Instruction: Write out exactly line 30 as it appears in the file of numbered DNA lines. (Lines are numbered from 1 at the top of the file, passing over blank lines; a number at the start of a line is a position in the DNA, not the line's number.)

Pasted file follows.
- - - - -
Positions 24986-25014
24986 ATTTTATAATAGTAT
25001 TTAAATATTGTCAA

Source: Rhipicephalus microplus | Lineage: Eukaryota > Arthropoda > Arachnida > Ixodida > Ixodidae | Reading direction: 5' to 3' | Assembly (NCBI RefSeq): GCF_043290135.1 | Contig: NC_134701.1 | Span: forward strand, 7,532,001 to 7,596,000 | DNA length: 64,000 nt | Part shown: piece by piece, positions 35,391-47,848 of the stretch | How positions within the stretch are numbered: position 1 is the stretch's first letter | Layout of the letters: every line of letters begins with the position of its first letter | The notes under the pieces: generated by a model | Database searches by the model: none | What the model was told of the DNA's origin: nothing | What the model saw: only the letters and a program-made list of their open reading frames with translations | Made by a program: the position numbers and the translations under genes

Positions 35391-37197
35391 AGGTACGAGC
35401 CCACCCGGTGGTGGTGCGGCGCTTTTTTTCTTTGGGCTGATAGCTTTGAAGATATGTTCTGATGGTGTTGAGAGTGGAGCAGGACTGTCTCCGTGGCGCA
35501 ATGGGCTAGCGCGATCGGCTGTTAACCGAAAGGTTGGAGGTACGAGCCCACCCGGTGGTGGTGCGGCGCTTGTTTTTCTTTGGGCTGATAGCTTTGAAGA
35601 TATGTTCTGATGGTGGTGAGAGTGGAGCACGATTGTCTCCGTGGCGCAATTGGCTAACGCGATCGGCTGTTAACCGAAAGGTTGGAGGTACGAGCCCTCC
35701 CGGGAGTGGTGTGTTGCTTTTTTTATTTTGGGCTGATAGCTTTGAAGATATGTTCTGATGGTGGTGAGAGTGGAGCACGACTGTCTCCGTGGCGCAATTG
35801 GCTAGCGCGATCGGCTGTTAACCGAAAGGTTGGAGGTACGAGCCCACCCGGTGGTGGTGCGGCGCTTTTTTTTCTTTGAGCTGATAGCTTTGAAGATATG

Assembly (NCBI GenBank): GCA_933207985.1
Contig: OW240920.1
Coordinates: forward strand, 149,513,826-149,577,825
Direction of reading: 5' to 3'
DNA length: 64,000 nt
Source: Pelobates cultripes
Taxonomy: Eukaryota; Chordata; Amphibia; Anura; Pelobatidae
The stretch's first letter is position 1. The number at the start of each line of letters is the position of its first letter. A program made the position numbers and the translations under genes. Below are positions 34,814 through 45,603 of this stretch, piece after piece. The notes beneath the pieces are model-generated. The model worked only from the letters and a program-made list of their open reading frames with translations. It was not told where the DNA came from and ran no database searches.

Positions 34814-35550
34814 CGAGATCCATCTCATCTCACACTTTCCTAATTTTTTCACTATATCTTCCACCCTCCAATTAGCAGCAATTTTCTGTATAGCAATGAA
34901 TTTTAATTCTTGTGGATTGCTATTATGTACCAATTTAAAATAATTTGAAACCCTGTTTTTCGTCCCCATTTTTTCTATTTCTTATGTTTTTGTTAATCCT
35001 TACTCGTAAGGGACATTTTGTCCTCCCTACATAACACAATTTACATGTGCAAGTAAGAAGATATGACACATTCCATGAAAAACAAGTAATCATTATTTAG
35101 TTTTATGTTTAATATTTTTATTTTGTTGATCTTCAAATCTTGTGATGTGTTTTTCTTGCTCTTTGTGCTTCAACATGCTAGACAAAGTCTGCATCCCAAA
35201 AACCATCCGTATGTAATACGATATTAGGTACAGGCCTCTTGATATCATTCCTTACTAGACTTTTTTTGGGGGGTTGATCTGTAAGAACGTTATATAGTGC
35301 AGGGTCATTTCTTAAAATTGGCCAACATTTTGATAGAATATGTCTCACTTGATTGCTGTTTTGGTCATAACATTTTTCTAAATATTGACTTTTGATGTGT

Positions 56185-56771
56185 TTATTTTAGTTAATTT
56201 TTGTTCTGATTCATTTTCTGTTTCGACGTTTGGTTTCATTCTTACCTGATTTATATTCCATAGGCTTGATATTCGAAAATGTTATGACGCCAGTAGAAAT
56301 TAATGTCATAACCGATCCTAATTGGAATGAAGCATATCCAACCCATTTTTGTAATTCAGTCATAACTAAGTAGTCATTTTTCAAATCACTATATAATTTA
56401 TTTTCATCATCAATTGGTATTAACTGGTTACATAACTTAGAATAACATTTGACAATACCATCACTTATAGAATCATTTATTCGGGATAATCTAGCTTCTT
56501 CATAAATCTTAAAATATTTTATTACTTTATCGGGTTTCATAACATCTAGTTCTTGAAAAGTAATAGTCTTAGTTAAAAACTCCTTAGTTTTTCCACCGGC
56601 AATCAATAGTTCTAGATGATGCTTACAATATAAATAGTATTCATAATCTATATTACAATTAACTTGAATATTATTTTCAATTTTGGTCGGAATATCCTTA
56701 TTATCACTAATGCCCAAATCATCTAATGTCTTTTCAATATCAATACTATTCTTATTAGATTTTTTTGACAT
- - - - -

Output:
56301 TAATGTCATAACCGATCCTAATTGGAATGAAGCATATCCAACCCATTTTTGTAATTCAGTCATAACTAAGTAGTCATTTTTCAAATCACTATATAATTTA